...more and better Democrats...
To make a long story short, we got more Democrats. It wasn’t easy, but we did it, partly through our own hard work and partly because the corruption and extremism of the conservative movement had come to disgust voters. With good margins in both houses, and the most progressive Democrat in a generation in the White House, it was time to focus on getting better Democrats.
That’s where we are today. But before I get to today, let me ask: Have you noticed over the years that who we’re for and who we’re against changes almost by the day? Remember how we were all against Joe Biden "(D-MBNA)" until he was nominated to be our vice president? Remember how we were all for Minority Leader Pelosi but almost immediately lost confidence in her when she became Speaker—until quite recently, where we have supported her again now that her resolve has become one of the last lines of defense of meaningful healthcare reform? What about Ciro Rodriguez? Kos was ecstatic about him in his race against fellow Democrat Henry Cuellar. Rodriguez lost that election, but won a future election in another district—in which we also supported him—and quickly demonstrated himself to be the odious conservative Democrat he always has been. Oops!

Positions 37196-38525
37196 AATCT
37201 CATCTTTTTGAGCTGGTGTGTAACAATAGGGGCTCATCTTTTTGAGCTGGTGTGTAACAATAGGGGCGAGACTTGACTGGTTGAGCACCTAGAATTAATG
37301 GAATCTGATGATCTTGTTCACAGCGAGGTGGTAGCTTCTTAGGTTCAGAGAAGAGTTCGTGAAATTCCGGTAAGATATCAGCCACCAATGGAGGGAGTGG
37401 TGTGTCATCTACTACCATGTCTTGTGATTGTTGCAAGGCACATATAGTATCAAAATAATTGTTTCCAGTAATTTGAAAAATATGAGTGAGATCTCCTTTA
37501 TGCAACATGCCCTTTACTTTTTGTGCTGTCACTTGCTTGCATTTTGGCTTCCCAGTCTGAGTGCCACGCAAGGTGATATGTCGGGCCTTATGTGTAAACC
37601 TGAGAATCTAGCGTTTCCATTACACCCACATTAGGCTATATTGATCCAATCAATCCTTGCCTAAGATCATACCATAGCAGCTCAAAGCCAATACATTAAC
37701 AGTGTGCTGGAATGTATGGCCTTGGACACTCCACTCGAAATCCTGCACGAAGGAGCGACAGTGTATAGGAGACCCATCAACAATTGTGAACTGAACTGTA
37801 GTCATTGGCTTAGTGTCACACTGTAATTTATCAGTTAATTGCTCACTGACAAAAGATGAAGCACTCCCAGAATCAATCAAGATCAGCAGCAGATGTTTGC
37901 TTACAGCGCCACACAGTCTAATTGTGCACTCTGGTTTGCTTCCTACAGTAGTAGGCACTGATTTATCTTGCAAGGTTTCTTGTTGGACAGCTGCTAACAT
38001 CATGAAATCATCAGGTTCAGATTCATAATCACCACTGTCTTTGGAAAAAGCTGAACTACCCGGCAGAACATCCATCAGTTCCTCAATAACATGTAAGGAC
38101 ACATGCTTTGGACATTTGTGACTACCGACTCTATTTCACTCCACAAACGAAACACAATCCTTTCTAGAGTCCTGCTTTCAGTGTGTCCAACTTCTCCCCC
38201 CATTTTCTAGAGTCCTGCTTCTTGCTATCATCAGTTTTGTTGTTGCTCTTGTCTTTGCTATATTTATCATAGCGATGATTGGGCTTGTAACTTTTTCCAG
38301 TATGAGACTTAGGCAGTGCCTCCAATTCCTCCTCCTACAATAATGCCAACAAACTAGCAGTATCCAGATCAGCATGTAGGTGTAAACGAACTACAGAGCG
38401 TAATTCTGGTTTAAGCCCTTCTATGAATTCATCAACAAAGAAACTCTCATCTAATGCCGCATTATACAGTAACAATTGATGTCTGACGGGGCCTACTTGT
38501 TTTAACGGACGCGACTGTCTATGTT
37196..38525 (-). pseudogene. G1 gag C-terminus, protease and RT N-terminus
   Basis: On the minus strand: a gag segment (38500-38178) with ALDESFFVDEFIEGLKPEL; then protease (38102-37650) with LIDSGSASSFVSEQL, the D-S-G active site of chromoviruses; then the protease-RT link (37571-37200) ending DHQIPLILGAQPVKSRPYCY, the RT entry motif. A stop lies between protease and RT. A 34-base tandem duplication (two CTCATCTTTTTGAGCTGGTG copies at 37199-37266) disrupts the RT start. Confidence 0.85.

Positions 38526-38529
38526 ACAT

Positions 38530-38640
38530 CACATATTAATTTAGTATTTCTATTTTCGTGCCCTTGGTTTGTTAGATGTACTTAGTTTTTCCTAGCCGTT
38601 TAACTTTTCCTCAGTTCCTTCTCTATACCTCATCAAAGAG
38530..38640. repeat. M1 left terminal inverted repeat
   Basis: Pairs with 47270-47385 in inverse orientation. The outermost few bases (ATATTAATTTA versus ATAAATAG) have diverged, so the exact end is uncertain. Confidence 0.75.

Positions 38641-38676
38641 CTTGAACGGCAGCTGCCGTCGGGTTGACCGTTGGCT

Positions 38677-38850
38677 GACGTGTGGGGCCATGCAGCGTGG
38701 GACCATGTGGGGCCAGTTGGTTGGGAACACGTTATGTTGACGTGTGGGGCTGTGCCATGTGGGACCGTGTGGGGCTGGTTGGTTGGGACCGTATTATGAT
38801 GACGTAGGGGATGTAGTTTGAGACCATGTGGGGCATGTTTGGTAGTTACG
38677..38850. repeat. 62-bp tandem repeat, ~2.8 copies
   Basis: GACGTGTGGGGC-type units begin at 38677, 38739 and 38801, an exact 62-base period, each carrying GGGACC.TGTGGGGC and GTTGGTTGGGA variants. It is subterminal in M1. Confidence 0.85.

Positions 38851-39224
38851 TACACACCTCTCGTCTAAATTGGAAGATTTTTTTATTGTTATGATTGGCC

Arlen Specter. There was a time around here when he got good PR. Today, he’s the scum at the bottom of the barrel. John Edwards. Savior of the left!, until he wasn’t. John Conyers...we loved him so much that he would come and diary here on a regular basis. Then he got a new gavel and didn’t really do much with it, and his visits here became much less frequent. We’d not have greeted him so warmly, anyway. Gillibrand. We’ll be against her unless she wins her primary and runs in the general. Reid? Used to love him, now we detest him. Shep Smith...another Fox News troll, except not as clearly outrageous. We say good things about him these days! Jim Webb...our opinion of him changes with the wind. Ditto conservadems like Baucus and Conrad. Whatever they’re doing this week determines our admiration or our ire.
We’re wishy-washy. We’re opportunists without discipline. With the exception of some outstanding progressive heroes like nyceve, the majority of us are reactionaries. One of the reasons so few people outside the Great Orange take us seriously is that we undermine ourselves with our own inconsistency. It’s a word that I’m going to hit again and again here.